carpeting. The Clinton County Conservation Board re-
              from two years ago. This drop in attendance
                                                                shingled the old shower house, which is being converted
              was due to two large schools that come
                                                                into the aquatic lab, and they also finished the Teams
              every other year, a school closing, two
                                                                Course. A major project accomplished during the
              cancellations due to bad weather and two
                                                                volunteer workday was staining the dormitory siding.
cancellations for other reasons. There was also a decline
in the number of field trips this year. Informally, we had
heard that field trips were being affected by school
                                                                Wapsi Center Director Receives Leopold
budget crunches, especially the cost for bussing.               Environmental Education Award
                                                                At the spring conference of the Iowa
As usual, spring was our busiest time. May continues to         Association of Naturalists, I was honored to
be the most popular month for field trips. If you would         receive the 2002 Aldo Leopold Environment
like to schedule a field trip next school year, do it as far    Educational Award. The award is sponsored
in advance as possible. And don’t forget – The Wapsi            by the Iowa Association of Naturalists and the Iowa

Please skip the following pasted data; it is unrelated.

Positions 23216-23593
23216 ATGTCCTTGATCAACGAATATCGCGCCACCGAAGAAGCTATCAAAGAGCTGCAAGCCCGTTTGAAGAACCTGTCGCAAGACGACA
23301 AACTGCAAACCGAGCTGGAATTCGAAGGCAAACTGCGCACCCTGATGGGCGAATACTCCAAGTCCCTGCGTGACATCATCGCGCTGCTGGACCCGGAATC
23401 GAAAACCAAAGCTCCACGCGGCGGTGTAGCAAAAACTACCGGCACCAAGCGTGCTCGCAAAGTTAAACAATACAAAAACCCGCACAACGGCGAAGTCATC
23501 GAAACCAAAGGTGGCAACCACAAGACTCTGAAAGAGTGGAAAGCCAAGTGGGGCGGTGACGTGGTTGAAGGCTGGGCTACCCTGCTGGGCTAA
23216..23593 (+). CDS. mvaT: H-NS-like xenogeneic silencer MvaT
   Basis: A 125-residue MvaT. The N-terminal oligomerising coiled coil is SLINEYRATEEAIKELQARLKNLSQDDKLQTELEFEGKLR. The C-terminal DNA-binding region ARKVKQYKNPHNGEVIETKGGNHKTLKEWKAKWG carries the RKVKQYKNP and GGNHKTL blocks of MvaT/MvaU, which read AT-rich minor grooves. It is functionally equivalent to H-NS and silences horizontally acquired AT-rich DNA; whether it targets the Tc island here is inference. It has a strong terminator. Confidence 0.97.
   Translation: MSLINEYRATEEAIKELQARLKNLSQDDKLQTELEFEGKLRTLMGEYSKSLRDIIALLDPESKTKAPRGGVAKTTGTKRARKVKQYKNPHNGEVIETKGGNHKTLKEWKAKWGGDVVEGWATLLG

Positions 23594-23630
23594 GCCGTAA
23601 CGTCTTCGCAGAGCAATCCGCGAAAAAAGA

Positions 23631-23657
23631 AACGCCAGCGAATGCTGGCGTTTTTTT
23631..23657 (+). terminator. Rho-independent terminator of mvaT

Center is a place for all seasons.                              Conservation Education Council and recognizes lifetime
                                                                achievement in E. E. excellence and leadership. I would
Maintenance and Development                                     like to thank Greg Wolf (Clinton County interpretive
The Wapsi Center is using state REAP                            naturalist) for nominating me for the award. I would also
funds to catch up on some of the needed                         like to thank all those who have supported me and my
maintenance and development projects. A                         conservation and education efforts for the last 28 years.
Living Green… by Renne Lietz                                   grocery store) kills 99% of bacteria, 82% of mold and
                                                               80% of viruses. Keeping a spray bottle of vinegar to
                                                               spray countertops, sinks and toilets is a healthy, natural
Cleaning our homes is something we all have to do, but it      way to disinfect and deodorize for pennies.
can be harmful to the environment and maybe even to
ourselves. Next time you get a cleaning product out from       What is the difference between soap and detergent? Soap
under the kitchen sink or closet, read the label. Are the      is made from natural ingredients and detergents are
words poison, danger, warning or caution somewhere on          primarily synthetic. A good liquid soap can do most
the label? These products are not only harmful to our          cleaning jobs. However, if you have hard water, detergent
environment as they enter the water supply and the             is the only thing that won't leave a soap scum. So, if you
containers go to the landfill, they may be harmful to          have hard water, look for a biodegradable detergent with
yourself and your family.                                      no phosphates. These can be found in health food stores
                                                               and sometimes in large supermarkets.
What are the alternatives? According to the Care2
website (, almost all household cleaning         And one last point… If you use rags or dishcloths to